POWs and MIAs are one of the most sensitive aspects of the Vietnam War. A story from time.com titled: What You Need to Know About the History of America’s Prisoners of War submitted by Ashley Ross addresses the subject of POWs and MIAs as related to the Vietnam War. According to Dr. Robert Doyle, a professor of history at the Franciscan University of Steubenville and author of multiple books about POWs, including The Enemy in Our Hands: Americaʼs Treatment of Prisoners of War from the Revolution to the War on Terror Vietnam changed how Americans view POWs. As Doyle explains it, the lack of unanimous support for the war meant that POWs—in contrast to soldiers who were fighting—were broadly accepted as heroes.
Official recognition of POWs and MIAs began in 1979 when President Jimmy Carter proclaimed POW/MIA Recognition Day. Following this every president since then has continued the practice by signing an annual proclamation for the commemoration. In 1997 President Bill Clinton made it official when he signed into law the National POW/MIA Recognition Day. The law requires that POW/MIA Flags be flown on the third Friday in September of each year as well as on Armed Forces Day, Memorial Day, Flag Day, Independence Day and Veterans Day. Furthermore the law specifies the POW/MIA Flags be flown on those days at the following locations: the White House, all post offices, major military installations, national cemeteries, VA medical facilities, the World War II Memorial, Korean War Veterans Memorial, the Vietnam Veterans Memorial, the official offices of the secretaries of state, defense and veterans affairs and the director of the selective service system.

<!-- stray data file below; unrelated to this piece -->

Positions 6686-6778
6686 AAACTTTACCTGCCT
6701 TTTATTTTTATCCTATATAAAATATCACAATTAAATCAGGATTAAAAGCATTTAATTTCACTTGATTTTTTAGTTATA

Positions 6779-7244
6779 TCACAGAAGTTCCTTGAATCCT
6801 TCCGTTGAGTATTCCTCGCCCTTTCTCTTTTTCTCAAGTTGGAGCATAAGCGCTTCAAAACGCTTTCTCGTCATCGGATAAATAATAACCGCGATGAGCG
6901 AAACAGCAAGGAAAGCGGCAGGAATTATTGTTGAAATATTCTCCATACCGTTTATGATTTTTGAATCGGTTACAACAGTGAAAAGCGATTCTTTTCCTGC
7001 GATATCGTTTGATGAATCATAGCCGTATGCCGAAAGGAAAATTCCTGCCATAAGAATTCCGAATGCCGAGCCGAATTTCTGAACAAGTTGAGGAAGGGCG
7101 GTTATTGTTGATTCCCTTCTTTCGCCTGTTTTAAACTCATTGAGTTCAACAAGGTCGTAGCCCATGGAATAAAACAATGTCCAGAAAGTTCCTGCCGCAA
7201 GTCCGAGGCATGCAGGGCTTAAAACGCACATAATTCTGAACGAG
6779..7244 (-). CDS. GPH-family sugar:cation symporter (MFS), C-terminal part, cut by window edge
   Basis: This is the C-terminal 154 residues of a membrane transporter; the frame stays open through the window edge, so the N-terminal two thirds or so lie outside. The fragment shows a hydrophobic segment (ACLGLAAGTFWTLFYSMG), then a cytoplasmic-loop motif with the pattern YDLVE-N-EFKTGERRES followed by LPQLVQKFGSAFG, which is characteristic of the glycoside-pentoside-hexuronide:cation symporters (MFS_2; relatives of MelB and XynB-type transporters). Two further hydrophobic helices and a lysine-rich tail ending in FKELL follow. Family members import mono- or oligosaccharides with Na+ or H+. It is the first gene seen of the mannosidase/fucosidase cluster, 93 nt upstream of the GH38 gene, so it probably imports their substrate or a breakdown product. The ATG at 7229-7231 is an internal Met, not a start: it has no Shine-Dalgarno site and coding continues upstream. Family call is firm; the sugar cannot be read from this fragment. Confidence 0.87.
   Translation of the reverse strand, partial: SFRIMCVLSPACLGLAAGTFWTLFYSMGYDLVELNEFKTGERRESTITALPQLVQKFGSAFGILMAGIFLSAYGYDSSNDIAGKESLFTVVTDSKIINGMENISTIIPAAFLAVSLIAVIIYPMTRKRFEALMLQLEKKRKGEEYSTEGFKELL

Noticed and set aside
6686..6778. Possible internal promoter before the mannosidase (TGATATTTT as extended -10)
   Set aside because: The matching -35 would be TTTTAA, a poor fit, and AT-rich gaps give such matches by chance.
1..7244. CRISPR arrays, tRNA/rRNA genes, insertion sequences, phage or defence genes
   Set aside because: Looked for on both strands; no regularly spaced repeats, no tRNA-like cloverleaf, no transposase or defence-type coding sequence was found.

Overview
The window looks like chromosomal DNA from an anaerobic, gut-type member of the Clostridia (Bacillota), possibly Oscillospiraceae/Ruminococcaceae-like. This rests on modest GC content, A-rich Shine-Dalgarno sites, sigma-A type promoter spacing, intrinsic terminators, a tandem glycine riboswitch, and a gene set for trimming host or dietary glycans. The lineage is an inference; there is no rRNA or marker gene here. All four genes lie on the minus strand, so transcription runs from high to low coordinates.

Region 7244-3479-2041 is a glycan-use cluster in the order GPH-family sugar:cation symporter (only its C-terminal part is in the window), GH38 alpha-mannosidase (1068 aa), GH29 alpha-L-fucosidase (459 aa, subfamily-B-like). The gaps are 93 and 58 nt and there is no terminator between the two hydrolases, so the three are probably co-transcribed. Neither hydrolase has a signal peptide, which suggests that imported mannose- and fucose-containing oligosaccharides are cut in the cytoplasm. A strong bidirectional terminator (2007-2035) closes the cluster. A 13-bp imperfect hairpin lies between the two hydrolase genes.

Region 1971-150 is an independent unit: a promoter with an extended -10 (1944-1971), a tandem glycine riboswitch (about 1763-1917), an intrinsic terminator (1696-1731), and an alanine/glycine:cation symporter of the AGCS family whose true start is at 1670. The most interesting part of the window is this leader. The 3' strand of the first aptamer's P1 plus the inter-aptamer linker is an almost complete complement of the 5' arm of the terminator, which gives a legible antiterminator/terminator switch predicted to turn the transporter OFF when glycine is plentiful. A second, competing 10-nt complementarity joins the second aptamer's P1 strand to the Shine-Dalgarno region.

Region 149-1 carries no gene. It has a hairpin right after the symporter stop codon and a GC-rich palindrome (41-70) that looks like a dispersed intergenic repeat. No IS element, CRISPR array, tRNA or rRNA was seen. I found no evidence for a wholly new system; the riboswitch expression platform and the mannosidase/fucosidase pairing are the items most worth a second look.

So apparently Vietnam Veterans have participated in a war that changed attitudes toward POWs and MIAs. Something else to add to the history books.
You are encouraged to take a look at Dr. Robert Doyle’s eye opening book The Enemy in Our Hands: Americaʼs Treatment of Prisoners of War from the Revolution to the War on Terror.